How to respond when life is unfair

In sports, we obsess over endings and bad calls. It didn?t matter how many good calls I made during the course of a game as a basketball official; if I missed one late in a close game, all the good calls didn?t matter.

Human error is part of sports. No matter how much money we spend trying to eliminate it, it always finds a way in.

Earlier this summer, Major League Baseball told Royals manager Ned Yost that it blew a replay call in the eighth inning of a 2-1 Cleveland victory. The Indians scored the go-ahead run in the eighth inning, but only after a review of a potential double play earlier in the frame was upheld.

Yost responded with remarkable grace, given that the Royals had lost for the sixth time in seven games.

?There was enough blame to go around for everybody,? Yost said. He rightly pointed out that the Royals missed a double play opportunity in that same inning when a ground ball wasn?t fielded cleanly. That kept the inning alive and allowed Cleveland to break the tie.

?There are going to be mistakes. Things happen; mistakes are made. But the (replay) system is great.?

The fact that Major League Baseball admitted a mistake was made doesn?t change the outcome, but it?s better than being in denial.

In June, a disputed home run helped cost the Univer?sity of Louisville baseball team a trip to the College World Series in an extra-inning loss to Cal Fullerton.

Louisville coach Dan McDonnell said: ?There?s no shame in losing to a great program. I told our guys in the outfield, we?re not going to blame an umpire.?

Columnist Eric Crawford wrote: ?He said this, I believe, as much for his own benefit as for anyone else?s. He said it to give himself a little perspective, amid great disappointment.?

?There are the times you?re glad you?re a Chris?tian,? McDonnell said, starting to choke back tears. ?There are the times you?re glad you have a spiritual faith. You hear me quote the Bible when we win. I?m not perfect. I?m a sinner. But I love God, and I know he loves me. And he?s blessed this program. And we?ll be back.?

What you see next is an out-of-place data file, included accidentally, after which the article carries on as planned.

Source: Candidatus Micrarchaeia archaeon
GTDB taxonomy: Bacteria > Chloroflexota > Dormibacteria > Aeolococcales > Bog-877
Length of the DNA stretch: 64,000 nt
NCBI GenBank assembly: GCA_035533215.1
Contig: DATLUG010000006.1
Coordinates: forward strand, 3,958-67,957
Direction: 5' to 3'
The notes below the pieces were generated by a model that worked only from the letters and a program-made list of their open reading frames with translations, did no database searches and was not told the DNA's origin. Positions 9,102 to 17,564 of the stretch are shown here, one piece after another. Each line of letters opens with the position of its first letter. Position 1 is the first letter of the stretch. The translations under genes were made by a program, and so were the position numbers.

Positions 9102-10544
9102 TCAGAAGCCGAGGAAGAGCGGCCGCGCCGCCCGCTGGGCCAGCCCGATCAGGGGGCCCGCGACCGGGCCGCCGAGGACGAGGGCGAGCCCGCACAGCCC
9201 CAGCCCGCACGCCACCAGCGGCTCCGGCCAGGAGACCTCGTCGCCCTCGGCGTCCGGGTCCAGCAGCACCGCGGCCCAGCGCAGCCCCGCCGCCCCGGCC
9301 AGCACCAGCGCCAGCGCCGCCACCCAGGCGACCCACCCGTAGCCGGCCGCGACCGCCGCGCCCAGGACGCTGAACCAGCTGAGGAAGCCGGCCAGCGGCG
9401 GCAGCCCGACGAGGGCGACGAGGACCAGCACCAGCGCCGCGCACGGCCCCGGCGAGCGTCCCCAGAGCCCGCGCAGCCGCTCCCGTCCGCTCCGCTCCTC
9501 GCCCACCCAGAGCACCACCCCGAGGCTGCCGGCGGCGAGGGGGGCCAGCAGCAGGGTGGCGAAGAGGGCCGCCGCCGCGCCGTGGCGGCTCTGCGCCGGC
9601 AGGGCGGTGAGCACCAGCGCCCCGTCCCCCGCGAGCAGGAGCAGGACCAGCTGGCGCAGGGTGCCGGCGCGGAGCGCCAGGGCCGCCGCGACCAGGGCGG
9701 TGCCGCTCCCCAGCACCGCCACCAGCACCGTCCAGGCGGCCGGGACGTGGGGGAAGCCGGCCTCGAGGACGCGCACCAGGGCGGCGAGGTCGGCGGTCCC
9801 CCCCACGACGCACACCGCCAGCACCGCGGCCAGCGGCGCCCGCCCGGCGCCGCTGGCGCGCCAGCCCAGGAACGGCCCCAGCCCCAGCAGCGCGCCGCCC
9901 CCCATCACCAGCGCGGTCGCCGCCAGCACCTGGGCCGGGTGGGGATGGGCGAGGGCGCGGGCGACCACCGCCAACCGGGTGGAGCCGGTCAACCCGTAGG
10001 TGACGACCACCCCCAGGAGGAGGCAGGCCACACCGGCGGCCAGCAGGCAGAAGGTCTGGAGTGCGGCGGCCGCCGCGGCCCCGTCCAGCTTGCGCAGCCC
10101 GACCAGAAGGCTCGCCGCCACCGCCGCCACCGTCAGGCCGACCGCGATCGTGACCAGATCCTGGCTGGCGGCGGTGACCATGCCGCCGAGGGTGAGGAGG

There?s not time or space to get into a theological discussion about the nature of God or the involvement of a higher power in sports. That?s for another day.

Crawford wrote: ?Ulti?mately, this isn?t a statement about a sporting event, but about life. And the program isn?t just about the College World Series, but about teaching and growing.

?And McDonnell?s particular form of faith, whatever else it represents for many, at its heart is about the ultimate loss becoming the ultimate good.

?Sometimes the ball stays fair. Sometimes it goes foul. Sometimes you have to live with what an umpire says. All the time, actually. You can produce all the witnesses you want; you can?t change the game.

?In life sometimes we lose. Sometimes it?s our fault. Sometimes the other guys are better. Sometimes we get the shaft.

?For reference in how to deal with that, see McDon?nell, Dan. Give credit. Take stock. Pray a little (or a lot). Move on.

?Even before I saw his postgame comments, I knew that was coming. It was the easiest call of the night,? said Crawford.

Joe Kleinsasser is director of news and media relations at Wichita State University. You can reach him at joe.kleinsasser@wichita.edu.